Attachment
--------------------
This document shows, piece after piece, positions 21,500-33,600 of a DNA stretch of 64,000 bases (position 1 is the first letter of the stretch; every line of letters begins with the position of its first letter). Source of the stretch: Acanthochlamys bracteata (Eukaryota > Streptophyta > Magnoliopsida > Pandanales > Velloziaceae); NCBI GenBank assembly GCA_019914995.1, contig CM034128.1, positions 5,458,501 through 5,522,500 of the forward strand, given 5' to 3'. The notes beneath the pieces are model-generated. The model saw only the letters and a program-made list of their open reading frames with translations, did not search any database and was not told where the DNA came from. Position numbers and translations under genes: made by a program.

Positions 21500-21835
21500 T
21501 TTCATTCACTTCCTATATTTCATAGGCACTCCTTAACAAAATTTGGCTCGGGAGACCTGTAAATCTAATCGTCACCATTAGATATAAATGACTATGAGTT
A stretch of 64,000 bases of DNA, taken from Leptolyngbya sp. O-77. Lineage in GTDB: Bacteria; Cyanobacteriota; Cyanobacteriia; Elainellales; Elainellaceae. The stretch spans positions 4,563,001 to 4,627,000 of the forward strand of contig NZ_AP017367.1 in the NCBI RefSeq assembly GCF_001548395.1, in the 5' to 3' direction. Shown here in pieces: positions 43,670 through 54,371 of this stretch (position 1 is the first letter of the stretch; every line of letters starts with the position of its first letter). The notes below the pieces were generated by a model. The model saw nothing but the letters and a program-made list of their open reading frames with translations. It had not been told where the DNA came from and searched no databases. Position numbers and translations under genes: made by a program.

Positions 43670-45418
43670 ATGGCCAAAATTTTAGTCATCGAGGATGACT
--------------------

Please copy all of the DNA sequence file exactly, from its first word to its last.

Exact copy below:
This document shows, piece after piece, positions 21,500-33,600 of a DNA stretch of 64,000 bases (position 1 is the first letter of the stretch; every line of letters begins with the position of its first letter). Source of the stretch: Acanthochlamys bracteata (Eukaryota > Streptophyta > Magnoliopsida > Pandanales > Velloziaceae); NCBI GenBank assembly GCA_019914995.1, contig CM034128.1, positions 5,458,501 through 5,522,500 of the forward strand, given 5' to 3'. The notes beneath the pieces are model-generated. The model saw only the letters and a program-made list of their open reading frames with translations, did not search any database and was not told where the DNA came from. Position numbers and translations under genes: made by a program.

Positions 21500-21835
21500 T
21501 TTCATTCACTTCCTATATTTCATAGGCACTCCTTAACAAAATTTGGCTCGGGAGACCTGTAAATCTAATCGTCACCATTAGATATAAATGACTATGAGTT
A stretch of 64,000 bases of DNA, taken from Leptolyngbya sp. O-77. Lineage in GTDB: Bacteria; Cyanobacteriota; Cyanobacteriia; Elainellales; Elainellaceae. The stretch spans positions 4,563,001 to 4,627,000 of the forward strand of contig NZ_AP017367.1 in the NCBI RefSeq assembly GCF_001548395.1, in the 5' to 3' direction. Shown here in pieces: positions 43,670 through 54,371 of this stretch (position 1 is the first letter of the stretch; every line of letters starts with the position of its first letter). The notes below the pieces were generated by a model. The model saw nothing but the letters and a program-made list of their open reading frames with translations. It had not been told where the DNA came from and searched no databases. Position numbers and translations under genes: made by a program.

Positions 43670-45418
43670 ATGGCCAAAATTTTAGTCATCGAGGATGACT